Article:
Paul 'Bushlurker' Pelosi (5th August 1960 - January 2017), Randy Stratton (12th January 1980 - 3rd April 2014), and James 'Planck' McNicoll (15th December 1952 - 7th April 2010).
They also remind us that we should be thankful of those who've paved the way for what we currently have.
"In The Beginning, There Was No Clutter...only bushes....and not very many of them either..."
Finally, there is CUP. Having played and owned every Arma title, there is nothing that can replace CUP. There is a saying: "often imitated, but never duplicated" – that’s CUP in a nutshell. The sheer number of choices it provides is amazing! I think it is the one mod that every player should have.
5. Can you share your #1 pro-tip for any Arma 3 player?
STOP, SIT, STAY!
Walking gives you time to understand your surroundings and know what is “normal”. When you run everywhere, you miss that almost perfectly hidden bunker or that tripwire. Not only that, but what’s the point starting an engagement already tired? Plan, delegate, and work with the gear that you have and adjust accordingly. Use the resources you have to their full extent. Want to carry more gear? Put it in the vehicle or load that crate. Finally, wait! Find a nice comfortable position and observe. Sit still and report. An unarmed player that doesn’t engage, but instead accurately calls out enemy positions is far more valuable than a sniper with a Javelin and CSAT thermal helmet (but is killed trying to run across open terrain).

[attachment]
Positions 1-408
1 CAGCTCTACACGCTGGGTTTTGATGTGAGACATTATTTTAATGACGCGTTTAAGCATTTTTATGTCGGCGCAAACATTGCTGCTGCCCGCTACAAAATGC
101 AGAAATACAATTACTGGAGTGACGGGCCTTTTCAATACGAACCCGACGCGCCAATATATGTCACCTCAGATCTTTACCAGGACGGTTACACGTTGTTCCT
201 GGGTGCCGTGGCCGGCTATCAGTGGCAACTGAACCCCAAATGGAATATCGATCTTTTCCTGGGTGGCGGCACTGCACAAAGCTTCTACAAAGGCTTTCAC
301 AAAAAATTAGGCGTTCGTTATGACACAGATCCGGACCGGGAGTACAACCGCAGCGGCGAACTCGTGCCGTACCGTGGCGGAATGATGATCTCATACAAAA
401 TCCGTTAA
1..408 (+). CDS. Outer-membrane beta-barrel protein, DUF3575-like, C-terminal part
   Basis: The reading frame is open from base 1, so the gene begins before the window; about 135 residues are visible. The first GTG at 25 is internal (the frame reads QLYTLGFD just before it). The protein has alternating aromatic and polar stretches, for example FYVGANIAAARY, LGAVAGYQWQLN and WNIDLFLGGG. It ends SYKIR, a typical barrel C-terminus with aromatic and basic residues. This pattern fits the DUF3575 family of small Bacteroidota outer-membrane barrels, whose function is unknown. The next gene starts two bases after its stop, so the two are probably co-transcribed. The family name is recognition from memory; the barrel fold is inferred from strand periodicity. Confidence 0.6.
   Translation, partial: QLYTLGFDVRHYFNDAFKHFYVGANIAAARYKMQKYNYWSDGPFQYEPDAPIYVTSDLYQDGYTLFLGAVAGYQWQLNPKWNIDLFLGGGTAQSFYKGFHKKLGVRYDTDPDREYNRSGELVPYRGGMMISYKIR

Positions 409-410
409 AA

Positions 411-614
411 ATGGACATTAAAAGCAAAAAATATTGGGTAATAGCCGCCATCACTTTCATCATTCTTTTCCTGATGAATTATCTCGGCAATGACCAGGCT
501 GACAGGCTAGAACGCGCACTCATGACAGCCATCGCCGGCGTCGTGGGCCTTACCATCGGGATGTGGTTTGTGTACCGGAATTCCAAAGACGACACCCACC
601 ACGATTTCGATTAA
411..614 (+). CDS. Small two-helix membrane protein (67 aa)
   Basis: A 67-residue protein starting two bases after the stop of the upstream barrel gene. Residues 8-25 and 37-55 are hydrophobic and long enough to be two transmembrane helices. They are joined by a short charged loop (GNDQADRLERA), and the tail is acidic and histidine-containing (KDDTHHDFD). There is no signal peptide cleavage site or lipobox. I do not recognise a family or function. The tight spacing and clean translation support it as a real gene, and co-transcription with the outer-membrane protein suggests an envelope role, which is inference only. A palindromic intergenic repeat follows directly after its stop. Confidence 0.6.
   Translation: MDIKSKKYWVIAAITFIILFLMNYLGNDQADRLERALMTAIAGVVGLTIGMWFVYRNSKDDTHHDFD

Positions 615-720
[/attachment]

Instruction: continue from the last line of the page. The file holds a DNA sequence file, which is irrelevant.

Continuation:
BONUS: Would you rather be famous for inventing a deadly new weapon or invent something that helps the world but someone else gets all the credit for inventing it?
I would be a great naked Drummer!
To finish the interview, do you have anything you'd like to share with the Arma community?
Planck, Bushlurker, and Randy believed in the Arma community and thought of it as an extended family. I too agree with this sentiment, but I’m honest enough to admit that it’s a bit of a dysfunctional one at times, but a family just the same. Some of you are our rocks in your consistency (Melle, Chortles, Slatts), some of you are our inspiration (Icebreakr, Blud, Wld427, CUP Team, RHS), and some exist to annoy us (I’ll spare you the long list). Each one of us has a part to play in this game that we call life. For those I’ve not mentioned, your contributions aren’t being diminished; just wouldn’t be room to mention you all!
What is my part in all of this? I’m just a player like you. Sure, I help moderate the Forums and Discord and I’ve been around for quite a long time, but that doesn’t change my passion for Arma. I’m grateful to have gotten to know quite a few of you and downed a few pints with others (Shark-Attack and Lou Montana). I’ll have a laugh with you when I get the opportunity, but I’m just as likely to share a bit of wisdom (normally about Metal or Beer). I’m not perfect and I get things wrong from time to time (and apologise when I do), but I do try my best to be consistent and fair.
In closing, please remember: there’s a time and a place for everything. Don’t be a jerk, mentor those who want to learn the right way of doing things, and, finally, remember that you were once a noob too. In the words of Wil Wheaton, “Don’t be a D*ck”!
"Everything will be okay in the end. If it's not okay, it's not the end"